In the old days. They have a respect
for themselves and their class, which
has revolutionized the morals and man
ners of tho modern warship. The grad
ual reform of tho service regulations
has hought to keep pace with this
transformation, and olllcers have been
educated In a wholly wow conception
of their relationship to I heir men. The
bullying and hectoring which was the
rule of tho sea in the.ld days is today
the rare exception. Instinct and "good
form" condemn that kind of thing as
severely as tho regulations. Nation.
If an Ant Wero as Dig as a Man.
An ant can carry a grain of com
ten times the weight of its body, whilo
a man or horse can carry loads only
about equal to Its bodily weight. It
Is not a fact, however, that tho ant Is
greatly superior in strength. If an ant
should grow to twlco Its original size,
still retaining its geometrical and his
tological structure, Its volume, and ac
cordingly tho weight of Its body, would
increase eightfold. Although tho mus
cles grow to twlco their original di
mensions, tho Increase In length docs
not Increase tho strength, which Is
proportional to their cross section, and
tho ant would only bo four times as
Btrong as before. As it now carries
but flvo times its weight, however, it
Is relatively only half as strong. It
Is calculated that the same ant devel
oped to the size of a man would only
be able to carry one one-hundredth of
its own weight Instead of ten times Its
Thrashing Whoat In Cyprus.
The ancient Roman trlbulum, ns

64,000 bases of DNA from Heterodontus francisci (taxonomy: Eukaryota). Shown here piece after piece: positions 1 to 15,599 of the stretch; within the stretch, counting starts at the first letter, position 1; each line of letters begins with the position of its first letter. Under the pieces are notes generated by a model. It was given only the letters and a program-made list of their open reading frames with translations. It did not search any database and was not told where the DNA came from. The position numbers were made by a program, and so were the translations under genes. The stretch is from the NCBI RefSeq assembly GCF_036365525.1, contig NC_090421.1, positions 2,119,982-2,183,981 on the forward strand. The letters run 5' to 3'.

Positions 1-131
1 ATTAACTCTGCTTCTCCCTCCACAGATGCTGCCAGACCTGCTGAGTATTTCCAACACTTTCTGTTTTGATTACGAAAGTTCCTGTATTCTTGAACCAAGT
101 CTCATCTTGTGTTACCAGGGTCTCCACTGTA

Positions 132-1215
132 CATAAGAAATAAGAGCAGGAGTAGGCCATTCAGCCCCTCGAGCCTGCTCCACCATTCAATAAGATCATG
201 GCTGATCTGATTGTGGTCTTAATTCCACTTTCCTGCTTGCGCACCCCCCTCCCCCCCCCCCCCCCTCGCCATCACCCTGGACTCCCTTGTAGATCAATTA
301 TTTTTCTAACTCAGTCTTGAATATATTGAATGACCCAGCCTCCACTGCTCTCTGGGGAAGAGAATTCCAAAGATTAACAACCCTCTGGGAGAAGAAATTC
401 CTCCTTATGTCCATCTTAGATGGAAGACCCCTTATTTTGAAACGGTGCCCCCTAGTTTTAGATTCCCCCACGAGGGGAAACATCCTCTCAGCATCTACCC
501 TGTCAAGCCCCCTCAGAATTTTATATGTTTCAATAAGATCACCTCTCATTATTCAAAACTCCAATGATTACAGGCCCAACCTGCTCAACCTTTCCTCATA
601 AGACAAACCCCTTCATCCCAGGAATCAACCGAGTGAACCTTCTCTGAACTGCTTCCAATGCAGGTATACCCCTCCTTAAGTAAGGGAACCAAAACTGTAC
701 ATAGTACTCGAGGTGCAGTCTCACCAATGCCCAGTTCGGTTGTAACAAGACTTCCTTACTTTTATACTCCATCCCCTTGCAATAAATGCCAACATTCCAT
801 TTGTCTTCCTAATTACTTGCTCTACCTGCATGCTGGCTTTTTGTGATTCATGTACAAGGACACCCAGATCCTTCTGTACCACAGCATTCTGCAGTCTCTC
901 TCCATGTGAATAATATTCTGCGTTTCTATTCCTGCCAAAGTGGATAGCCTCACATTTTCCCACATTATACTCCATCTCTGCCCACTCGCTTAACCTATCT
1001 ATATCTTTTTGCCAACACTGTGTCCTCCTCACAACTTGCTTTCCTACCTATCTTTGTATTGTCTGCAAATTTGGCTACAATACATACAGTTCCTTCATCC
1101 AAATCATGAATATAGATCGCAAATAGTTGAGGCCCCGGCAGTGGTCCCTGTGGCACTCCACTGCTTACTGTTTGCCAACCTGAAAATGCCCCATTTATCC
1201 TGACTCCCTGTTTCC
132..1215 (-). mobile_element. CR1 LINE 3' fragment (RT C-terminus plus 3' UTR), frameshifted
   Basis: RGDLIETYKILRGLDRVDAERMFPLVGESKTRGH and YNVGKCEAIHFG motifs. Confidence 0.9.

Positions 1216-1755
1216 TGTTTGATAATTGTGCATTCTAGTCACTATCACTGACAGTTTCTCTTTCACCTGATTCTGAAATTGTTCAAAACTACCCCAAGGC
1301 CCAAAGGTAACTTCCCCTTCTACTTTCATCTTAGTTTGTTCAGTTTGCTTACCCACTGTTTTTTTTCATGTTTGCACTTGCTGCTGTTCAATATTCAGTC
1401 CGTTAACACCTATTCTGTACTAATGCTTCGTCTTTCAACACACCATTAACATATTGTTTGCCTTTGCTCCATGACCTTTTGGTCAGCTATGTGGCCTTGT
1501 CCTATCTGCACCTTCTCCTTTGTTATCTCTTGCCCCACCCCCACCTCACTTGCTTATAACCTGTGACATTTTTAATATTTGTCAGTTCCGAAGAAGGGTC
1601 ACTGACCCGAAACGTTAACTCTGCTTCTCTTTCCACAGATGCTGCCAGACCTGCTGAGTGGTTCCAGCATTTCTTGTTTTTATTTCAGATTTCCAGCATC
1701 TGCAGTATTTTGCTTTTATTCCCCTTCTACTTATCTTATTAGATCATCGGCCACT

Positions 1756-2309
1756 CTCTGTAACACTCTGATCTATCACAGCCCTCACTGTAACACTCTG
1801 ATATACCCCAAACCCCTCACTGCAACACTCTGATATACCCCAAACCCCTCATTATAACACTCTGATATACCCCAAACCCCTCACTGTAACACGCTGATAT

used for thrashing, may still be seen In
the Island of Cyprus. It Is a board
about six feet long and two feet wide,
studded with sharp edged tlnkcs of
Hint. In use It Is dragged by oxen or
donkeys over the corn spread out on
tho hard earthen thrashing iloor, sepa
rating the grain and at tho same time
bruising and chopping up the strnw.
Thrashing time Is enjoyed nllko by
children and animals, the former riding
on the primitive Implement and the lat
ter gorging themselves with a hearty
meal, for in Cyprus the Rlbllcal coi .
inand. "Thou shalt not muzzle the ox
that treadeth out the corn." Is still
faithfully observed. 'Although tho got
eminent offers to thrash by machine a7
nominal cost, tho conservative Cypriote
prefers the old method. IIo says that
tho animals will not cat machine chaff
ed straw, and straw thoy must eat, for
thcro is no hay In Cyprus. Wide World
First Fiction Known.
Tho "Talo of Two Urothers," Written
3,200 years ago by tho Theban scrlb
Kiiniina, librarian of tho palace to King
Mcrenptah, the 'supposed Fharaoh of
tho F.xodUH, is tho oldest work of fic
The tale was written apparently for
tho entertainment of the crown prince,
who subsequently reigned as Sell II.
Hid name appears in two place on the